Believe it or not, this was my first time making chicken salad. I know. Weird. But I’d eaten chicken salad similar to this many times so I knew what I was looking for in a recipe. Grapes have always been a favorite so I sought out a recipe that included them. This one is a definite winner. I actually made this to take for lunches on a family trip and it worked out perfectly. I used a rotisserie chicken and ended up with enough chicken for a double recipe. I also used regular mayo in place of the Miracle Whip because that stuff is gross. The result was a flavorful, refreshing, tasty meal that had us coming back for seconds. I served it with iceberg lettuce on whole wheat tortillas and it was perfect. I highly recommend the whole wheat tortillas in this case because they add a nutty flavor that pairs well with the salad. I can’t wait to make this again. Such a lovely summer meal!
I’m always a little disappointed by pulled pork because it never quite has as much flavor as I’d like. But, I hadn’t tried a new recipe for a while and was unable to resist this one because it just looked so darn delicious. It was incredibly easy to make… just slice a couple onions (and/or fennel if you’ve got it) and rub a spice mixture on the pork roast. Ten hours later and you’ve got perfection.
I’m so glad I took Vanessa’s advice and made a simple coleslaw to go on the sandwich along with the pork. It really took these over the top. I made mine the lazy way and combined some store-bought bagged cabbage mix (by the other bagged greens and salads) with some store-bough coleslaw dressing. I used Hidden Valley brand and it was great. Oh I also used a spicy bbq sauce (KC Masterpiece Hot & Spicy) on my pulled pork because I like a bit of heat. I even went the extra mile and plopped some canned baked beans on my plate. Side dish! HA! By the way, if you aren’t a follower of Vanessa’s blog, you should be. I swear I end up making and loving just about every recipe she posts. I think our taste buds were separated at birth.
This week I broke out my Rachael Ray cookbook. While I’m not a huge fan of Rachael and her many signature cutesy words (sammies, evoo), her recipes are generally pretty good. I decided to try out this recipe just for the fact that I love regular muffaletta sandwiches and figured this meatless version would be equally delicious. My instincts served me well as both Seth and I really liked these. For the record, I used some large white rolls instead of the Kaisers (like I know what those are) and only one piece of cheese… but feel free to follow the recipe as written.
- 2 handfuls of good-quality pitted green and black olives
- 1 cup giardiniera (pickled cauliflower, carrot, and hot pepper mix), drained
- 4 sesame or cornmeal kaiser rolls, split
- 8 deli slices sharp Provolone cheese
- 1 (15-ounce) can artichoke hearts in water, drained and thinly sliced
- 2 roasted red peppers, drained and thinly sliced
- Preheat a griddle or a grill pan over medium-high heat, or prepare a Panini press (I used the George Forman grill).
- Place the olives and pickled veggies in a food processor and pulse or chop them into a relish. Divide the relish among the bottom halves of the sandwich rolls and top it with a single slice of cheese. Layer the sliced artichokes and the peppers onto the cheese, then add another slice of Provolone to each sandwich and press the tops in place.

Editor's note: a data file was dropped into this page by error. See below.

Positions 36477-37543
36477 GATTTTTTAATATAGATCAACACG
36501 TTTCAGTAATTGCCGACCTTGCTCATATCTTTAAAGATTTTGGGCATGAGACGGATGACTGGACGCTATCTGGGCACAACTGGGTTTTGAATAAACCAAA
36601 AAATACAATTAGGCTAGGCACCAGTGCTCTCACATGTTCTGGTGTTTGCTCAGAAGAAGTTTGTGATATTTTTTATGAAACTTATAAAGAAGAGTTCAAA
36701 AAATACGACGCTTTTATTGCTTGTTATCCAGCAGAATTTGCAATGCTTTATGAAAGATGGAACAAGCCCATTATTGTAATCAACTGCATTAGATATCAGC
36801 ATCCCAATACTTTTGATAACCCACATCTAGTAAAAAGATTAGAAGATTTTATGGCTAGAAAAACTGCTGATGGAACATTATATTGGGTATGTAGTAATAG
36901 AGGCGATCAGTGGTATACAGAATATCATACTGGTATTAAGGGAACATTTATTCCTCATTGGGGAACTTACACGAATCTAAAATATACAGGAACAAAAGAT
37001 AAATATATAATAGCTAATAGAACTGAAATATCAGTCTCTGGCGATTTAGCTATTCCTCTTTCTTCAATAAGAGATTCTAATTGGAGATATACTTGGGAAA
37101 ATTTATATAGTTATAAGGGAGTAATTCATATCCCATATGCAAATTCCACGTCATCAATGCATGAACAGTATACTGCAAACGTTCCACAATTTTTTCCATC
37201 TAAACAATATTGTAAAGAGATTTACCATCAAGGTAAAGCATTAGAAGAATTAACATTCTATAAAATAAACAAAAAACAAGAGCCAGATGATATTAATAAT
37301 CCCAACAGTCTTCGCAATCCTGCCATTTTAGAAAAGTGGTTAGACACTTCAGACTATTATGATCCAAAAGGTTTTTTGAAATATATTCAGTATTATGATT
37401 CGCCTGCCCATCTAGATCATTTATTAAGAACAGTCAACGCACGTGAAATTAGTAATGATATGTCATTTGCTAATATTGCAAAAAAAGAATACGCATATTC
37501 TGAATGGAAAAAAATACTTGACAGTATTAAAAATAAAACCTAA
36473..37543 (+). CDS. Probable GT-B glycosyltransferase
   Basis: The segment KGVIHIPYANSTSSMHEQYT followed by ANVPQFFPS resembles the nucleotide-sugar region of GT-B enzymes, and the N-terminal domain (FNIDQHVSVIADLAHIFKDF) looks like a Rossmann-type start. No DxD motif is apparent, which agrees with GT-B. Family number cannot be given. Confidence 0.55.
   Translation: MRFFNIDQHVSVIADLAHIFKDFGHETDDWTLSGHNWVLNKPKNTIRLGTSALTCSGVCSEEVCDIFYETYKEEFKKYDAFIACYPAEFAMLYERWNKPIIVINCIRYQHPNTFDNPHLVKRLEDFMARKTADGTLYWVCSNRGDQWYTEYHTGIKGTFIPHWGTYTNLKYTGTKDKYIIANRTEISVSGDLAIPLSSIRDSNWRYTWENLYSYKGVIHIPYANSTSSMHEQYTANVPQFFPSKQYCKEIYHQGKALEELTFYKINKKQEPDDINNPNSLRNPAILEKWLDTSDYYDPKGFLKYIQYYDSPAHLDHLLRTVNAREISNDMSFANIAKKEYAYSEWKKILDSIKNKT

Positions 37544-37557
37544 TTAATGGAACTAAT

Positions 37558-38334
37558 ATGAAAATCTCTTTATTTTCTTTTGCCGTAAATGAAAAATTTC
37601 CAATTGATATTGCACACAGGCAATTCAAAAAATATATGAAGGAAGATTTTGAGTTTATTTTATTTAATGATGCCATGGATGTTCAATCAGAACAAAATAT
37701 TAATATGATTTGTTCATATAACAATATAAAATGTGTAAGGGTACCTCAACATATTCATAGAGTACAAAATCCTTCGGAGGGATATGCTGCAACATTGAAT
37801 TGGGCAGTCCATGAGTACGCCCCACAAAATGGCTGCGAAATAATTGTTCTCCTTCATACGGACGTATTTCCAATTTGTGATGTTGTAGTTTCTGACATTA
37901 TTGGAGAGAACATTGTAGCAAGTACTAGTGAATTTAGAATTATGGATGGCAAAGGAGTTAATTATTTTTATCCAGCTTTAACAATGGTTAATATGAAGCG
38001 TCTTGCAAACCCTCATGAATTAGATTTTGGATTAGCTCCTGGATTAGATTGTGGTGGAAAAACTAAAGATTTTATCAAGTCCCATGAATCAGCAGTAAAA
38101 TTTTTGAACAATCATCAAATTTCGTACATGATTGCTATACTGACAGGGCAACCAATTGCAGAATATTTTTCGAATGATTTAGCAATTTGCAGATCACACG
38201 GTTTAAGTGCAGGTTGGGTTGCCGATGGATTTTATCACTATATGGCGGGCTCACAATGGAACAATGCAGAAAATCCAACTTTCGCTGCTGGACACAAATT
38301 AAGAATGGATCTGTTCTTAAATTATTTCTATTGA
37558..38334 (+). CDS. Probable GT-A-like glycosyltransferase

- Place the sandwiches on the griddle or grill pan and press them with a heavy skillet weighted down with cans, or place them in the Panini press. Press the sandwiches for a few minutes on each side, then cut into halves and serve.
From: Rachael Ray 2, 4, 6, 8: Great Meals for Couples or Crowds
Ok so I know this sort of doesn’t really count as a “recipe” per se, but dammit, it’s one of my specialties and it tastes really good, so hear me out. You ever have one of those occasions where you’ve got a crowd coming over and it’s lunch time and it’s too hot to cook and even if it weren’t you don’t feel like making a huge meal? Yeah. This sandwich is for those times. The awesome thing is, anybody who sees this gigantic sandwich is gonna be impressed. Even more so when they eat it. And I guess you could get all fancy and make potato salad or something to go with it (if you’ve got the extra time and motivation), but I’ve found my guests are more than happy with some tater chips or Doritos on the side. Maybe some grapes if they’re lucky. At any rate, this is how I make my world-famous sandwich. (Each sandwich serves 4-5 adults).
- 1 loaf French bread
- mustard (I like Dijon)
- 1/2 pound turkey*
- 1/2 pound roast beef*
- 5-6 slices cheese (I like cheddar or Colby jack)
- 1 jar Sandwich sliced Dill pickles
- 1 jar sliced banana peppers
- 2 tomatoes, thinly sliced
- 1 red onion, thinly sliced
- 1 head Green or Red Leaf Lettuce**
Place the bread on a large cutting board and cut it in half lengthwise. Place each half cut-side up on the board. Using a spatula (it’s easier than a knife), spread a thin layer of mayo on both halves of the bread. Spread a thin layer of mustard on just one half of the bread. On the bottom half of the bread, layer the turkey and roast beef. Don’t just lay it flat. Pretend like you have a Sandwich Artist degree and sort of bunch it up like they do on the commercials. It’ll look prettier and give each bite more meat. Make sure you go all the way to the end of the sandwich with all ingredients. You don’t want the person who gets the end piece to get hosed. Continue layering ingredients on top of the meat starting with the cheese and working down the rest of the ingredients. Use your judgement on how much to put on. Obviously you’re not going to want to put an entire onion on one sandwich (unless you’re insane). Make sure the sandwich is evenly covered with all ingredients. When you get to the lettuce, just use the usual amount.***